Most Americans will shop for holiday gifts this season, but how they do so and their attitudes about the experience vary by generation, according to a new study.
NerdWallet analyzed behavior and trends among millennials (ages 18-34), Gen Xers (35-54) and baby boomers (55+) in its 2016 Consumer Holiday Shopping Report and found that the generations often have different budgeting, saving and spending habits.
No matter which age group you belong to, you can avoid making shopping mistakes by keeping a few best practices in mind. After all, as NerdWallet’s retail expert Courtney Jespersen says, “the burden of savvy shopping lies with the consumer.”
How Each Generation Shops
Not all Americans approach holiday shopping the same way. Some are more prone to making spur-of-the-moment purchases, while others are better at keeping their budgets. For example, 49 percent of millennials consider themselves to be impulsive shoppers, a higher proportion than Gen Xers (41 percent) and baby boomers (25 percent), the study found.
This might explain why millennials were the least likely to stick to their 2015 holiday budgets (36 percent) compared with Gen Xers (42 percent) and baby boomers (50 percent). However, Gen Xers plan to spend the most this season ($723) compared with the other two groups, and are almost twice as likely to still be carrying debt from their 2015 holiday shopping (9 percent vs. 5 percent for both millennials and baby boomers).
There are also differences among the generations when it comes to choosing payment methods. Baby boomers are the most likely to use a major or retail credit card (55 percent), and millennials are the most likely to use cash (60 percent), which may be why the majority of these young shoppers (62 percent) didn’t incur any credit card debt from the 2015 holiday season.
Confusion and Contradictions
Between TV, the internet, radio, billboards and snail mail, Americans are bombarded with advertisements throughout the holiday season. This information overload might be causing confusion around the quality and timing of bargains.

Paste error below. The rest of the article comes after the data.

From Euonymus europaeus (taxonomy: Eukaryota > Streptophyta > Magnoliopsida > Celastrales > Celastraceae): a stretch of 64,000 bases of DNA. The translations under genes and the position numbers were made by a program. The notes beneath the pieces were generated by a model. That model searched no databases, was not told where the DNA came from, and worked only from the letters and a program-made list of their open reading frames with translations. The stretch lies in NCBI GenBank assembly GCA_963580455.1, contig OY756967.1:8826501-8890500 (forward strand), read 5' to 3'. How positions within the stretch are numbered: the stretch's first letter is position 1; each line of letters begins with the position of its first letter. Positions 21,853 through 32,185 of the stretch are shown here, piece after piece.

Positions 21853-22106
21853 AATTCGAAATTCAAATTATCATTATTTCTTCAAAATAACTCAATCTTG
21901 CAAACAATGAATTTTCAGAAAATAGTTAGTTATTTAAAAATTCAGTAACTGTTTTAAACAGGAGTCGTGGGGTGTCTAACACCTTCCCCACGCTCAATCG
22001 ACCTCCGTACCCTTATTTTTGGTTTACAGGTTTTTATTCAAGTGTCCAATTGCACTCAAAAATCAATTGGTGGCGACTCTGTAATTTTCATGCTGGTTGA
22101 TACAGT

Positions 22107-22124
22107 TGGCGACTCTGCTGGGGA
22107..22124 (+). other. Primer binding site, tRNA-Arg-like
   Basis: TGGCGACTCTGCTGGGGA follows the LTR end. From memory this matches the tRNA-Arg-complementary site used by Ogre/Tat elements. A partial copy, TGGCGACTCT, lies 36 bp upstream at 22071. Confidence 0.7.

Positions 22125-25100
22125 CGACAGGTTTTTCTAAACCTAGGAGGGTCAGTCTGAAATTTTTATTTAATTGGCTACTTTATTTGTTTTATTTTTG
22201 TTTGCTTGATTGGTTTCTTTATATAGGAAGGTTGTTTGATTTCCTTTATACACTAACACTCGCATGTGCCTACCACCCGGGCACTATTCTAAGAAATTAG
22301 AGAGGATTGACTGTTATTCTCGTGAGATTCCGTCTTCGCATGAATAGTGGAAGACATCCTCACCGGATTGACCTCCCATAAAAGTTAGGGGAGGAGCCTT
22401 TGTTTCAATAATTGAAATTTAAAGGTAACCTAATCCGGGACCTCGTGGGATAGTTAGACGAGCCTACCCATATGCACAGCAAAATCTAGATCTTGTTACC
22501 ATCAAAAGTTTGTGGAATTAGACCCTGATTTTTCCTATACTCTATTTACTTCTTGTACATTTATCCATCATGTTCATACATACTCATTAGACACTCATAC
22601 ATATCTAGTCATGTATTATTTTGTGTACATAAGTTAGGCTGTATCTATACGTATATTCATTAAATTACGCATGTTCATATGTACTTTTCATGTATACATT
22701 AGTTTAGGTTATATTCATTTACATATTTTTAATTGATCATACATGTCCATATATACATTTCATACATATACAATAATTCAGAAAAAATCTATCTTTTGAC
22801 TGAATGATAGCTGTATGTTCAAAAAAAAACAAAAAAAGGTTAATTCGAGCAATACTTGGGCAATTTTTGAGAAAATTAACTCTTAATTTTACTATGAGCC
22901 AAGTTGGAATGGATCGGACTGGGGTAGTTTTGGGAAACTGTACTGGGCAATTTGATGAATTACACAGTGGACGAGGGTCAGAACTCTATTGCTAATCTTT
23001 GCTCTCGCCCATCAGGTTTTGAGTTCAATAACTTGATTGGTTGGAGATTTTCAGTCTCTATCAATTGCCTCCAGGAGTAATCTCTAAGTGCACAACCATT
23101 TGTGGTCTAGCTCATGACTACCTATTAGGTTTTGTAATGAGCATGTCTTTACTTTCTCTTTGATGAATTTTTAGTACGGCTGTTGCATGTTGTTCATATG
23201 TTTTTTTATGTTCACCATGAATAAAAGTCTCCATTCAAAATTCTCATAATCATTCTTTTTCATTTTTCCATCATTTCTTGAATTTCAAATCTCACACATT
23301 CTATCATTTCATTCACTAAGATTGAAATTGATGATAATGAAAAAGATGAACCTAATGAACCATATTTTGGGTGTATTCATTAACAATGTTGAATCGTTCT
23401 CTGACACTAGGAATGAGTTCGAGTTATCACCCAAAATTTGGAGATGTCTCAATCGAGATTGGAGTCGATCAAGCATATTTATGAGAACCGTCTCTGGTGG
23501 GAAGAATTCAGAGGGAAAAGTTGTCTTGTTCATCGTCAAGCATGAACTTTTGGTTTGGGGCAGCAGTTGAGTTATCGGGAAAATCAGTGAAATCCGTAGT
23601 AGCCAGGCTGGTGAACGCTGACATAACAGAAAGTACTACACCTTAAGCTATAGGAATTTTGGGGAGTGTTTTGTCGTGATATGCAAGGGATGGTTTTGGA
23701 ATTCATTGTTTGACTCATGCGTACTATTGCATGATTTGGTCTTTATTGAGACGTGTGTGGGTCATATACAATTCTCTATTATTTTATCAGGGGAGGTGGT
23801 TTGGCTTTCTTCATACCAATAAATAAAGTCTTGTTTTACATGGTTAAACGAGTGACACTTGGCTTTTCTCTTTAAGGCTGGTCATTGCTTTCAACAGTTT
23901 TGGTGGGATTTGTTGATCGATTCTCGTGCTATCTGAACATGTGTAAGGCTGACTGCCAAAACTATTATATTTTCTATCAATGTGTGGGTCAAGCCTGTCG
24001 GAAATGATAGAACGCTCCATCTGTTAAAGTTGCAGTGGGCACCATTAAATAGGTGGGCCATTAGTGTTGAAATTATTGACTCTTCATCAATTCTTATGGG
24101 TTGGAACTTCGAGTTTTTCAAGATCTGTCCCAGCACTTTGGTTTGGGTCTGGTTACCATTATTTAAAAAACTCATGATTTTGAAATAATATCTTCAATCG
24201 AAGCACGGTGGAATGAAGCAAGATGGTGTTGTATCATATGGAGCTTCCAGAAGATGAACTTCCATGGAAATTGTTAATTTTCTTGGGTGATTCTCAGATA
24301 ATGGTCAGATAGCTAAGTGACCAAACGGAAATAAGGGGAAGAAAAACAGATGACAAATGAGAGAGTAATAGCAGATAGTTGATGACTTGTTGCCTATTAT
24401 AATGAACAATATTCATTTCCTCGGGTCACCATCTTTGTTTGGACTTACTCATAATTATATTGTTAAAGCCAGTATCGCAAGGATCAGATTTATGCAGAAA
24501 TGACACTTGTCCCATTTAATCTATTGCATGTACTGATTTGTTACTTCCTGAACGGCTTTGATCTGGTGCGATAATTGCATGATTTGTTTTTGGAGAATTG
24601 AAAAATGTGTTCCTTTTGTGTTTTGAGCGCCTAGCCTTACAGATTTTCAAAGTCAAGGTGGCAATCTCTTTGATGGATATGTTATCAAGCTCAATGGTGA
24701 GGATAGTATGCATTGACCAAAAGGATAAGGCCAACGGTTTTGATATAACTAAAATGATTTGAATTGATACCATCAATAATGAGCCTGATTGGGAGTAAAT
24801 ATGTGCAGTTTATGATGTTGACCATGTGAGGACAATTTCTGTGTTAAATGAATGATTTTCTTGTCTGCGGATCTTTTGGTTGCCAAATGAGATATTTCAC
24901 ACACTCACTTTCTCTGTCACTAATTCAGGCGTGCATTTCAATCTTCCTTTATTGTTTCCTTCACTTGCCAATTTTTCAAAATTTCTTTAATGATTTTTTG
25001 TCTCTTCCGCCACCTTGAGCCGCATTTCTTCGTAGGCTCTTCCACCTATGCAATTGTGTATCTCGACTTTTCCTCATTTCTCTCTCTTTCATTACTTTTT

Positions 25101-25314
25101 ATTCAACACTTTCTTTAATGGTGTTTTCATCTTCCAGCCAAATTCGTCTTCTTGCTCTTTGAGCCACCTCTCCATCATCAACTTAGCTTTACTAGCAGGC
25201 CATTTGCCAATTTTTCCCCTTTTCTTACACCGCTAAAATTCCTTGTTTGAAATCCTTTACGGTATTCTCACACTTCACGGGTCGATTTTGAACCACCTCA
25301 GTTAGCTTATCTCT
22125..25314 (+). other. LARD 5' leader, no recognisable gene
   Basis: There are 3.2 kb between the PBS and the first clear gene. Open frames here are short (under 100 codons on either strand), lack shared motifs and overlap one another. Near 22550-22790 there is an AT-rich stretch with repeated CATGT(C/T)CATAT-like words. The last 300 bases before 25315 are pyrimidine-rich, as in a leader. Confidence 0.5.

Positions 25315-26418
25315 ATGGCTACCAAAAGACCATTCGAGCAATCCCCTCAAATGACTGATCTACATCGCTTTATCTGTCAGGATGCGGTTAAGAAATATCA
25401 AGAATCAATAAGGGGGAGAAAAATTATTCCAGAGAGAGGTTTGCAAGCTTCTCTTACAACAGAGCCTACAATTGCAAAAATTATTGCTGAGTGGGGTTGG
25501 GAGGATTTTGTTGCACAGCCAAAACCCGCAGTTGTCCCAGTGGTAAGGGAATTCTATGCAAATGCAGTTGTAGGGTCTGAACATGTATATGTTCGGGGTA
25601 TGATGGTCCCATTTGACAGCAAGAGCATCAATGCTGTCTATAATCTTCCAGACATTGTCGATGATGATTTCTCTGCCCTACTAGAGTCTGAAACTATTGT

As the study revealed, most consumers (77 percent) think they save money by shopping on Thanksgiving, Black Friday or Cyber Monday, but they don’t seem to know if they’re maximizing their savings; 65 percent aren’t sure whether they’re getting the best deals during the holidays, and 64 percent think all sales held throughout the year are somewhat the same. In other words, shoppers aren’t convinced that holiday sales live up to the hype. This uncertainty might be partially to blame for the stress that 29 percent of shoppers report feeling while doing their holiday shopping.
The study also found that despite the growing popularity of online shopping, consumers haven’t fully committed to the virtual sphere. Only 6 percent shop solely from behind their screens during the holiday season.
How to Improve Your Holiday Shopping Skills
To avoid getting beat by holiday shopping this year, follow these tips:
- Make a list. Start by jotting down the presents you plan to buy for loved ones, and keep your eyes on the prize. It can be tempting to make an impulsive purchase in fear of missing out on a deal, but unless the item that catches your eye as you head to the register is already on the gift list, skip it.
- Set a budget. Once you’ve got every friend, relative and neighbor accounted for, calculate how much you’re willing (and able) to spend on their gifts. Then look for prices that fall in your range.
- Research products and prices. One-by-one, pick items from your list to research online. Get familiar with the retail price and compare the cost among different retailers to identify the best deals. Don’t forget to factor in rewards points or coupons you may have.
- Use the right credit card. If you plan to pay with plastic — especially for big purchases like TVs and computers — check to see whether your credit card offers benefits such as price protection, cash back, rewards points or a 0 percent annual percentage rate.
Republished by permission. Original here.
Shopping Couple Photo via Shutterstock
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